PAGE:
A passionate chamber musician, Daniel has performed with artists as diverse as Ivry Gitlis, Polina Leschenko, Heinz Holliger, Dawn Upshaw, Alexander Lonquich, Priya Mitchell, Marcelo Nisinman, Michael Collins, Tunde Jegede, Nicolas Daniel, Alexander Baillie, Natalie Clein, Willard White and Elvis Costello. He is a frequent guest at international chamber music festivals such as Kuhmo, Stellenbosch, Trecastagni, Ljubjana, Perth, Povoa de Varzim, Osnabrück and Oxford. In 2009 he founded with violinist Priya Mitchell 'ChamberJam Europa' ("an ensemble with the power of dynamite" - Süddeutsche Zeitung) a ground breaking new group consisting of some of Europe's most exiting young soloists. The Stift International Music Festival, of which he is founder and artistic director will have it's 6th edition in August 2010. The summer festival at an idyllic spot in the eastern Netherlands with concerts given in a small 14th century church with special acoustics has gathered acclaim as a festival of exceptional intimacy and intensity.
In July 2007 Rowland joined the renowned, London based Brodsky String Quartet as their new first violinist.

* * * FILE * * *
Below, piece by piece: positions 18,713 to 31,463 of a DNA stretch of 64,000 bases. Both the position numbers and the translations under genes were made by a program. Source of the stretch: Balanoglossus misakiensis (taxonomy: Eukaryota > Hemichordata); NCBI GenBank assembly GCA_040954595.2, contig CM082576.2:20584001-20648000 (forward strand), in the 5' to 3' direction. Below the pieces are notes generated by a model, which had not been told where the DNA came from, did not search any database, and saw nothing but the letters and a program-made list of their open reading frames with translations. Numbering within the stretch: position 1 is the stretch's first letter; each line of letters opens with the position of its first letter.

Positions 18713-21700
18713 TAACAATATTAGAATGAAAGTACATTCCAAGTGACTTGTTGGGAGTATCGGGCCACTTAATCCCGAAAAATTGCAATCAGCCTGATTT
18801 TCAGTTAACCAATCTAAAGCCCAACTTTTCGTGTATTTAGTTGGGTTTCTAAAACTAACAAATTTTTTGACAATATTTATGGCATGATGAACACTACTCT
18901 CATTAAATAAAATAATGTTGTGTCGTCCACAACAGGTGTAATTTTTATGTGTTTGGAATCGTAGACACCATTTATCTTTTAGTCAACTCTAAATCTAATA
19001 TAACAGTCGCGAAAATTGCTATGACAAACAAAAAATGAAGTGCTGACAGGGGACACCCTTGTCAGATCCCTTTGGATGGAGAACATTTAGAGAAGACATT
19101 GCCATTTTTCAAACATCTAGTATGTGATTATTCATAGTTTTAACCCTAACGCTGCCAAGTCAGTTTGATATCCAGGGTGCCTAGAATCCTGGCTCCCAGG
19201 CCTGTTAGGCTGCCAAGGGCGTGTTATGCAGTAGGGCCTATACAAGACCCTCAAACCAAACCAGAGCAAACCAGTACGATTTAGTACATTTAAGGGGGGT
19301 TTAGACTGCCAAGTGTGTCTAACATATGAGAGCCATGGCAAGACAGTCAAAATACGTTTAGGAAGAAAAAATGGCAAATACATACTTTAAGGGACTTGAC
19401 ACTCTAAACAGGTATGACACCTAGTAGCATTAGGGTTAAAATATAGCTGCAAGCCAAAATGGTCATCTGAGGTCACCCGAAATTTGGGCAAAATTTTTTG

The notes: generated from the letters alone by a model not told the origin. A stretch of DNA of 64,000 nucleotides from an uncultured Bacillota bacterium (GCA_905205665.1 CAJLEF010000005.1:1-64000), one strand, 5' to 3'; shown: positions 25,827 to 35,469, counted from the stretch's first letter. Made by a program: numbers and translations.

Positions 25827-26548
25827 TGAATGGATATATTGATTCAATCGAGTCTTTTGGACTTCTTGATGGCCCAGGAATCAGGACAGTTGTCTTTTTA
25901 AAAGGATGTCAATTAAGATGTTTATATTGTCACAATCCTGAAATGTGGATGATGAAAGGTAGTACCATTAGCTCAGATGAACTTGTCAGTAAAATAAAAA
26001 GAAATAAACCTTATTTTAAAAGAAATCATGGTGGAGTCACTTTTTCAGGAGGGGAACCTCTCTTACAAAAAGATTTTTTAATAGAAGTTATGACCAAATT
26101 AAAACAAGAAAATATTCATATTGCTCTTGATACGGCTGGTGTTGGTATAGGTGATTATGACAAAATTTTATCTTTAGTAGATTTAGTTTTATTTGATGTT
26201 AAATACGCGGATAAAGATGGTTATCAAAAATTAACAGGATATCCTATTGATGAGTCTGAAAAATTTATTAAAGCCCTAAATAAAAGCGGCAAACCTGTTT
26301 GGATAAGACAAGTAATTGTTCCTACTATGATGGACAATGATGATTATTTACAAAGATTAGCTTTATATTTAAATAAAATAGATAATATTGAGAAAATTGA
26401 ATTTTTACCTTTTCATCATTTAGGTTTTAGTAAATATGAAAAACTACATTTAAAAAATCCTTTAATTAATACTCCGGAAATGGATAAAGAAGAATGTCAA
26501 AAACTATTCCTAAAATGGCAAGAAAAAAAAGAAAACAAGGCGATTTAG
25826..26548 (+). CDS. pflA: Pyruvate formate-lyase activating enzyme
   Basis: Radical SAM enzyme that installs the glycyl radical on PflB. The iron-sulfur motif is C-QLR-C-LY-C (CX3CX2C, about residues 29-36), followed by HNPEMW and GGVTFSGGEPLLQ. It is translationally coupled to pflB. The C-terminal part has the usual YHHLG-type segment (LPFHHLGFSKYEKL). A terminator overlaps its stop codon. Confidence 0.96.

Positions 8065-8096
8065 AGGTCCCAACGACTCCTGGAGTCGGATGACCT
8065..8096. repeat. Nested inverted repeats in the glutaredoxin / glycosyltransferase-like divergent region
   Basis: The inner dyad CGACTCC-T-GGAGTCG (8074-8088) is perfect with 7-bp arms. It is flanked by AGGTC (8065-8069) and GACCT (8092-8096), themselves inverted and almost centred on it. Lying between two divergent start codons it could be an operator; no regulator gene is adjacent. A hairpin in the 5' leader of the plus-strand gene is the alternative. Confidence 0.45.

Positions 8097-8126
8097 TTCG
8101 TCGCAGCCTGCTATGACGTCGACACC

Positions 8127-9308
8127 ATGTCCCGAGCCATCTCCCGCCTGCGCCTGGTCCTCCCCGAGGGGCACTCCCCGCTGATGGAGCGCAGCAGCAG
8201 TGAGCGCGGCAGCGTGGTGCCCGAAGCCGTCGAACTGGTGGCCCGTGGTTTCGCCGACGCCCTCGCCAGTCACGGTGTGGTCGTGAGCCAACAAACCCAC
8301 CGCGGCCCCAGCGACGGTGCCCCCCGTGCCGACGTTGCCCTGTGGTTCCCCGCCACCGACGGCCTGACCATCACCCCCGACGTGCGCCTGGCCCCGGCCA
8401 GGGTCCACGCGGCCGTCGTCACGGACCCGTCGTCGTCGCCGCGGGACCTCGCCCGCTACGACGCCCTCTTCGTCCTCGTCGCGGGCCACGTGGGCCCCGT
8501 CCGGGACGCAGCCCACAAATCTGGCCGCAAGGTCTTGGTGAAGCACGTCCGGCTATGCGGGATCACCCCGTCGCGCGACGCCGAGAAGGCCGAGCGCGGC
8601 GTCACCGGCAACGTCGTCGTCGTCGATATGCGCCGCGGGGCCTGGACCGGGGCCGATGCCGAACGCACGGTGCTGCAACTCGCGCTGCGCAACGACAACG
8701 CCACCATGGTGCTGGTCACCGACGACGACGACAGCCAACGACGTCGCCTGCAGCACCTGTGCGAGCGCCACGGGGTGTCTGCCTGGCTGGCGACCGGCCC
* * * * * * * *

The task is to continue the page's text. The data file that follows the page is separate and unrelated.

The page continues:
The Brodskys have an international performing and recording schedule with concerts in Australia, Mexico, the far east and throughout Europe in '09/'10. They are the International Chamber Music Fellows at the RSAMD in Glasgow and are in residence at Cadogan Hall in London.
In demand as a soloist/director and conductor he has been invited to work with the Gulbenkian Orchestra Lisbon, Camerata Scotland, the Tromsø Chamber Orchestra (Norway), the Chamber Orchestra of South Africa, the London Mozart Festival Orchestra, among many others. He is also invited as guest concertmaster by renowned orchestras such as the Philharmonia, the BBC Symphony Orchestra, the Royal Philharmonic and the Russian National Orchestra - with conductors such as Muti, Pletnev, Haitink, Ashkenazy, Dohnanyi, Harnoncourt and Gergiev.
Daniel is professor of violin at the Royal College of Music in London and visiting professor at the Royal Scottish Academy of Music & Drama in Glasgow. He gives masterclasses all over the world, in places as far afield as Italy, Portugal, Finland, Mexico, Hong Kong, Australia, and South Africa. His instrument is by Lorenzo Storioni, Cremona 1776.
"The success and conviction and of the Seasons lay with Rowland. He handles the violin as an extra, but
'integral' limb. He creeps round the stage as an enfant terrible, dragging you and the ensemble along with the
force of his magical imagination. His sound, even without vibrato, is rich and sweet as honey, his interpretation
full of moodswings and he doesn't fear to let his violin cry and groan."
Die Burger, Cape Town
"His heart stopping rendition of Berio's Sequenza..."
updated May '10 - please contact Clare La Roche Salter for the most recent version